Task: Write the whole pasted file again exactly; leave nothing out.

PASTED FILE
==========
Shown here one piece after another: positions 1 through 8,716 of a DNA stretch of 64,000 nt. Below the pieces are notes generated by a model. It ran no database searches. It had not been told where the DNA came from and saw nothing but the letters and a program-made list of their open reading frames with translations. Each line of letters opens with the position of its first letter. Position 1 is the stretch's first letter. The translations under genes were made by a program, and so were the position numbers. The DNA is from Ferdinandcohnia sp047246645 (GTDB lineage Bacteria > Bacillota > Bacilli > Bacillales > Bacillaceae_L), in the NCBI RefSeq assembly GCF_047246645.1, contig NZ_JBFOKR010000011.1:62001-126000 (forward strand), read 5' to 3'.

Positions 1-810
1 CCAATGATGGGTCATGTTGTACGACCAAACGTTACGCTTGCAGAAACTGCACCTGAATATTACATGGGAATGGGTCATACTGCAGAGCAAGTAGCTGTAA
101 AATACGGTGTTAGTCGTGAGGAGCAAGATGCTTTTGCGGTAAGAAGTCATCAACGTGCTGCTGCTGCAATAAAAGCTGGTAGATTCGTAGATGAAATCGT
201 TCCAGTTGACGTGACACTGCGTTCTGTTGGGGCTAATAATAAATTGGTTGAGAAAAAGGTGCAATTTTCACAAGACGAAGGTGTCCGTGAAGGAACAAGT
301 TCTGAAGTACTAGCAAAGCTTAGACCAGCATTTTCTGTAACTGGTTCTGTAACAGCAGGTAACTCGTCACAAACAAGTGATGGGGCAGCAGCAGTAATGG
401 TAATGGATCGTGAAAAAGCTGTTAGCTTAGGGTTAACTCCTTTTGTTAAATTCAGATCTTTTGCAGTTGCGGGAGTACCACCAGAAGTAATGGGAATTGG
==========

Shown here one piece after another: positions 1 through 8,716 of a DNA stretch of 64,000 nt. Below the pieces are notes generated by a model. It ran no database searches. It had not been told where the DNA came from and saw nothing but the letters and a program-made list of their open reading frames with translations. Each line of letters opens with the position of its first letter. Position 1 is the stretch's first letter. The translations under genes were made by a program, and so were the position numbers. The DNA is from Ferdinandcohnia sp047246645 (GTDB lineage Bacteria > Bacillota > Bacilli > Bacillales > Bacillaceae_L), in the NCBI RefSeq assembly GCF_047246645.1, contig NZ_JBFOKR010000011.1:62001-126000 (forward strand), read 5' to 3'.

Positions 1-810
1 CCAATGATGGGTCATGTTGTACGACCAAACGTTACGCTTGCAGAAACTGCACCTGAATATTACATGGGAATGGGTCATACTGCAGAGCAAGTAGCTGTAA
101 AATACGGTGTTAGTCGTGAGGAGCAAGATGCTTTTGCGGTAAGAAGTCATCAACGTGCTGCTGCTGCAATAAAAGCTGGTAGATTCGTAGATGAAATCGT
201 TCCAGTTGACGTGACACTGCGTTCTGTTGGGGCTAATAATAAATTGGTTGAGAAAAAGGTGCAATTTTCACAAGACGAAGGTGTCCGTGAAGGAACAAGT
301 TCTGAAGTACTAGCAAAGCTTAGACCAGCATTTTCTGTAACTGGTTCTGTAACAGCAGGTAACTCGTCACAAACAAGTGATGGGGCAGCAGCAGTAATGG
401 TAATGGATCGTGAAAAAGCTGTTAGCTTAGGGTTAACTCCTTTTGTTAAATTCAGATCTTTTGCAGTTGCGGGAGTACCACCAGAAGTAATGGGAATTGG